This quote reinforces the past few paragraphs, “As healthcare moves toward paying for value, not volume, home health agencies must coordinate patient care and ensure successful transitions from institutional care to the home. During this transition, beneficiaries interact with a wide range of health care providers, professionals, services, supports and suppliers, so home health agencies must have the tools to manage care across these disparate entities and coordinate care and services in the transition home…home health agencies would need to develop new capabilities in a changing health care environment…these capabilities require home health agencies to provide new services…staff may need to be trained to handle new responsibilities and functions.” Seating and wheeled mobility in home health is going to be one of those categories where staff needs to be trained to handle these new responsibilities and functions as the reimbursement system shifts. Taking all of this into consideration, we can no longer say someone else will do it.
Check back next week when we continue our series on home health and examine another misconception regarding home health.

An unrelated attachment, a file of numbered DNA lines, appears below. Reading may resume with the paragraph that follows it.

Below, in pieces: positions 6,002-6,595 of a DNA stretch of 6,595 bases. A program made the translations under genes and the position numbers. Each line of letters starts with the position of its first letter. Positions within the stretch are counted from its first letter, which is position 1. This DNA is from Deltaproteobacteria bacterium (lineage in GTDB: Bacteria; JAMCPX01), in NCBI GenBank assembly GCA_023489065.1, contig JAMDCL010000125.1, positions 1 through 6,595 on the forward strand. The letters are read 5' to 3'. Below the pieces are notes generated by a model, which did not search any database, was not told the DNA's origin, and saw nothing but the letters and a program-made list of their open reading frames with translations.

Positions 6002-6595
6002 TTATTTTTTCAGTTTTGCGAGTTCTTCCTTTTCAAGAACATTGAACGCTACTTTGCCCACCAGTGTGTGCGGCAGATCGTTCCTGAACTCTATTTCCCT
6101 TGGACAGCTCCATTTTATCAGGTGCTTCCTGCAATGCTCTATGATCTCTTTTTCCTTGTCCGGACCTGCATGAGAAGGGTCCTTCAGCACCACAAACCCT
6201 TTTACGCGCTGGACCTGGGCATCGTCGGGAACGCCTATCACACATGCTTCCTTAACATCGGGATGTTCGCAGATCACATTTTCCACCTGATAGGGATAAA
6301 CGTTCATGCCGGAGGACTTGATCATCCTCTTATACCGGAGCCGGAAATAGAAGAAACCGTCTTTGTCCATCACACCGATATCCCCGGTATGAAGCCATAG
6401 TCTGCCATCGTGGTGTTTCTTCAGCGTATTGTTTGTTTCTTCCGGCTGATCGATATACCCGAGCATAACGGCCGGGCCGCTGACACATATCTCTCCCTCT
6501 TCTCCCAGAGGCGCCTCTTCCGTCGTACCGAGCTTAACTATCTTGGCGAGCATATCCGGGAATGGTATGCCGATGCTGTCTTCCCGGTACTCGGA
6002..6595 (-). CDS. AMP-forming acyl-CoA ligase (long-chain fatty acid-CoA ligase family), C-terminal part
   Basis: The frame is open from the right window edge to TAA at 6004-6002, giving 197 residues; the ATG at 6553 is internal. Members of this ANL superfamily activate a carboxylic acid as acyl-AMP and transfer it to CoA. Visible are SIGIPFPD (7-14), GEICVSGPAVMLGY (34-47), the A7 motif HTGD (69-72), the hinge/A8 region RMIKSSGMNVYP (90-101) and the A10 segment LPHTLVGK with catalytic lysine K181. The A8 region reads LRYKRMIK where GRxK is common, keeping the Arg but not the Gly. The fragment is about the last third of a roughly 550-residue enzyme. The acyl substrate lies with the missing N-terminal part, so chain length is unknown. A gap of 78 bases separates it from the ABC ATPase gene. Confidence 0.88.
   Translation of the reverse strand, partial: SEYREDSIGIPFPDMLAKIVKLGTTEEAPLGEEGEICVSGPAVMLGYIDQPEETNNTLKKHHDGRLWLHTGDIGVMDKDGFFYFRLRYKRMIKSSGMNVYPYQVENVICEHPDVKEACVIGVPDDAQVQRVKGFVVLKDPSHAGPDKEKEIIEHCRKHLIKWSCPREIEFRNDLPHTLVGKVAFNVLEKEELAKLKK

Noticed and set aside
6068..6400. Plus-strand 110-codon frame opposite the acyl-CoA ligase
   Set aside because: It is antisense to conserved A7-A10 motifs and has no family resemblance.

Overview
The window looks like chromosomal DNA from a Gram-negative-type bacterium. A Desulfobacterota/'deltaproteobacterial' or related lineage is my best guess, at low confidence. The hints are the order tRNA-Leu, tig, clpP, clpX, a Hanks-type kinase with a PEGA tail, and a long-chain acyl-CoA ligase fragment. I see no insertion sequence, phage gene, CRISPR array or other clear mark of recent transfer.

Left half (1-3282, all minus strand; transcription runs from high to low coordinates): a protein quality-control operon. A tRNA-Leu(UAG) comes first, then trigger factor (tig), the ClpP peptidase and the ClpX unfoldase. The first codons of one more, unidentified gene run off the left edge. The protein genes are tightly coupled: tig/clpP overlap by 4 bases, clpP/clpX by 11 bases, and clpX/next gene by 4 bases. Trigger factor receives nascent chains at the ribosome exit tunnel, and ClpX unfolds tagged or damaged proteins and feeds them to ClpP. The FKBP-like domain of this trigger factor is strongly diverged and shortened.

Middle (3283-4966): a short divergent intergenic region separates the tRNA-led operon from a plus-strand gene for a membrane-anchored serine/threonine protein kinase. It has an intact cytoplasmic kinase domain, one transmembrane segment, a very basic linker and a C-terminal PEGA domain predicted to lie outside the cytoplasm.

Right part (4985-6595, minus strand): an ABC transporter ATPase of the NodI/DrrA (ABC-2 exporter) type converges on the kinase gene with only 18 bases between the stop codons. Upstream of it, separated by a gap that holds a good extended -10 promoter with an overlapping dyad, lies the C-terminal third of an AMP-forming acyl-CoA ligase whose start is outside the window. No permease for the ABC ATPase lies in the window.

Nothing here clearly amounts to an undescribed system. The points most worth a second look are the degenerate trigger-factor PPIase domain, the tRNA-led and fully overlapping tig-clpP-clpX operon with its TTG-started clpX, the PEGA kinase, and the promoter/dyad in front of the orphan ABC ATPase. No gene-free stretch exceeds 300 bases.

Stacey Mullis, OTR/ATP
Director of Clinical Marketing
Stacey serves as Director of Clinical Marketing for Permobil. A practicing OTR for over 20 years, she has experience in school-based pediatrics, inpatient rehabilitation, long term care, and home health. With her interest in wheelchair seating and positioning, Stacey engaged the challenges of providing appropriate seating in various clinical settings. She now uses this experience to develop programs and resources to educate clinicians on the principles of seating and wheeled mobility. She is passionate about equipping clinicians and through her previous role as Director of Clinical Education with Comfort Company and now with Permobil she has taught nationally and internationally to increase therapist capacity in this specialty area. Mullis graduated from Western University in London, Ontario, Canada with a BA Linguistics and BSc Occupational Therapy. She is a member of the NCOTA, CTF Executive Board, NRRTs, RESNA, and AOTA.
Lindsey Sharpe, PT, DPT
Lindsey Sharpe graduated with a BA in Exercise and Sport Science from the University of North Carolina at Chapel Hill in 2007 and with her Doctor of Physical Therapy from Elon University in 2010. Lindsey was a practicing clinician for seven years primarily focusing on neurological conditions and wheelchair seating and positioning. Lindsey was first introduced to wheelchair seating and positioning during her time on the spinal cord injury team at the University of Virginia’s acute rehab hospital where she discovered her interest in and passion for this niche in the therapy world. Lindsey went on to open a brand-new seating clinic with Carolinas Healthcare System in Concord, NC where she advanced her knowledge and skills performing both inpatient and outpatient seating evaluations for clients of all ages having a variety of diagnoses.